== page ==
Written by Norman Isaac Mwambazi

Earnings Season: Apple, Microsoft, Google all beat Wall Street expectations

Amidst great anticipation, this will be the biggest week in this quarter’s earnings season, as all Big Tech companies are …

Amidst great anticipation, this will be the biggest week in this quarter’s earnings season, as all Big Tech companies are reporting their earnings to shareholders, investors, and analysts alike. Last evening, iPhone maker Apple Inc. (ticker: AAPL), software and hardware designer Microsoft Corporation (ticker: MSFT), and search giant Google’s parent company Alphabet Inc. (tickers: GOOG, GOOGL) all released their respective earnings reports and to everyone’s surprise or not, their stats exceeded both their and Wall Street’s expectations.

Apple

Apple's five most profitable lines of business

Apple Inc., the largest company in the company by market capitalisation, posted its strongest third quarter ever, almost doubling its profits and registering huge revenues for its most profitable iPhone business. However, its shares slightly dropped in after-hours trading after the company announced that it expects to have slower growth in the fourth quarter of the 2021 fiscal year (Q4 FY2021).

Apple’s Q3 FY2021 Earnings report released yesterday, Tuesday, July 27, 2021, shows that the Cupertino, California-based company earned a net income of $21.74 billion, or an Earnings Per Share (EPS) of $1.30. This income is almost double what the company raked in 12 months ago, which was $11.25 billion, or EPS of 65 cents. According to FactSet, Wall Street analysts that were surveyed expected Apple’s EPS for Q3 FY2021 to be $1.01.

The report also shows that Apple’s revenue rose to $81.43 billion in Q3 FY2021, beating what analysts had expected the company to post, which was $73.34 billion. The company’s revenue in Q2 FY2021 stood at $59.69 billion. According to FactSet, Apple’s flagship product, the iPhone, exceeded revenue expectations by more than $5 billion in the third quarter as it delivered $39.57 billion in revenue, beating consensus expectations of $34.19 billion. 12 months ago, Apple’s iPhone business delivered $26.42 billion.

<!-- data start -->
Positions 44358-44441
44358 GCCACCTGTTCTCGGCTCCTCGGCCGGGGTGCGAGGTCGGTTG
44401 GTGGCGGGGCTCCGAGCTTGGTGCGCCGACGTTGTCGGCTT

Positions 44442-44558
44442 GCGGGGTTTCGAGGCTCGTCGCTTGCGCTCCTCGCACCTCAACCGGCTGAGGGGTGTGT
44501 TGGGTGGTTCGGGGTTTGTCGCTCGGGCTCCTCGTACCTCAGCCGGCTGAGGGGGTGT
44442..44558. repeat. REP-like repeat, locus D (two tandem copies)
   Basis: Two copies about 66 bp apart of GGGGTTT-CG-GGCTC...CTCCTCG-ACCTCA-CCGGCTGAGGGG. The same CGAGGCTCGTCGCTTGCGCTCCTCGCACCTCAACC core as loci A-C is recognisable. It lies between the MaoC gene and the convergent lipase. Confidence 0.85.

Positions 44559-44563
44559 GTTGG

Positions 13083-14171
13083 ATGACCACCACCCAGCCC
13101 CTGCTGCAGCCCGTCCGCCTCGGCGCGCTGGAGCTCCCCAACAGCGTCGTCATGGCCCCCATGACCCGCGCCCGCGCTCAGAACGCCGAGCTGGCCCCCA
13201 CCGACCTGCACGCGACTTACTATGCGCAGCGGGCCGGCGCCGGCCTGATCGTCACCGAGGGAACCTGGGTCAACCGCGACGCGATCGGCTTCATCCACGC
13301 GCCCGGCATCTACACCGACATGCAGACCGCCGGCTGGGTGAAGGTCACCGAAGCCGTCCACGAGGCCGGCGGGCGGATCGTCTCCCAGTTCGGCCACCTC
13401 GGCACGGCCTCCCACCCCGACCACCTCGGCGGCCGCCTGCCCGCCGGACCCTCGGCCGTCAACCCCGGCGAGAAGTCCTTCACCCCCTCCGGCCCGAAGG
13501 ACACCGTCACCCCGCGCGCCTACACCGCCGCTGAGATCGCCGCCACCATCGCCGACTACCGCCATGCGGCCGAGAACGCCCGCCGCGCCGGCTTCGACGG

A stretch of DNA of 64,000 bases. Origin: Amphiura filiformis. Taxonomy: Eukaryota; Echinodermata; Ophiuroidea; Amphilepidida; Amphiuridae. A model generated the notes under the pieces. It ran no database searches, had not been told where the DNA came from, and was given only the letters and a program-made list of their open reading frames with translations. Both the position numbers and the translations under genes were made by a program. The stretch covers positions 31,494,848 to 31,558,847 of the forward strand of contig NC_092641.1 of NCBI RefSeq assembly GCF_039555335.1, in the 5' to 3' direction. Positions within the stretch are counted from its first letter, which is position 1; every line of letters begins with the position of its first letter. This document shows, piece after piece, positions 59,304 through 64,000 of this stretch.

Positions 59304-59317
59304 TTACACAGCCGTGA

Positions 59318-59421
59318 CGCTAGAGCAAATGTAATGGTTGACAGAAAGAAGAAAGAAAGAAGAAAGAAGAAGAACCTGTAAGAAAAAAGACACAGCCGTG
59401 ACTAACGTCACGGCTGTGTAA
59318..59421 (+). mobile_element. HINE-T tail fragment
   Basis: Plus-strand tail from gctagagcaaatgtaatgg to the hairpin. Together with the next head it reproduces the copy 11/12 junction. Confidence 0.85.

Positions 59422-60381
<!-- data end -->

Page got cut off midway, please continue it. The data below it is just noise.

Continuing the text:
• Mac revenue: $8.24 billion, up from $7.08 billion a year ago
  • IPad revenue: $7.37 billion, up from $6.59 billion a year ago. All these beat analysts’ expectations of $7.86 billion and $7.17 billion, respectively.
  • Services unit revenue: $17.49 billion (an all-time record), up from $13.16 billion a year ago
  • Wearable, home, and accessories revenue: $8.78 billion in revenue from its wearables, up from $6.45 billion a year ago. These two segments beat FactSet analyst consensus expectations of $16.26 billion and $7.83 billion, respectively.

Apple’s shares slipped 2.2% in after-hours trading, and it is currently trading at $146.77 a share, with a market capitalisation of $2.45 trillion.

Microsoft

Microsoft, another company that joined Apple in the 2 trillion-dollar club, also announced its quarterly earnings report; however, unlike others, this was the fourth quarter of the 2021 fiscal year (Q4 FY2021). The maker of the ever so popular Windows operating system among a plethora of other products finished yet another record-breaking year, posting more than $60 billion in profit and $165 billion in sales.

Microsoft’s dazzling earnings report shows that the company earned $16.46 billion in Q4 FY2021, or an EPS of $2.17, up from $1.46 12 months ago. It also hit a quarterly record when it registered a $46.15 billion revenue, up from $38.03 billion reported in Q4 FY2020.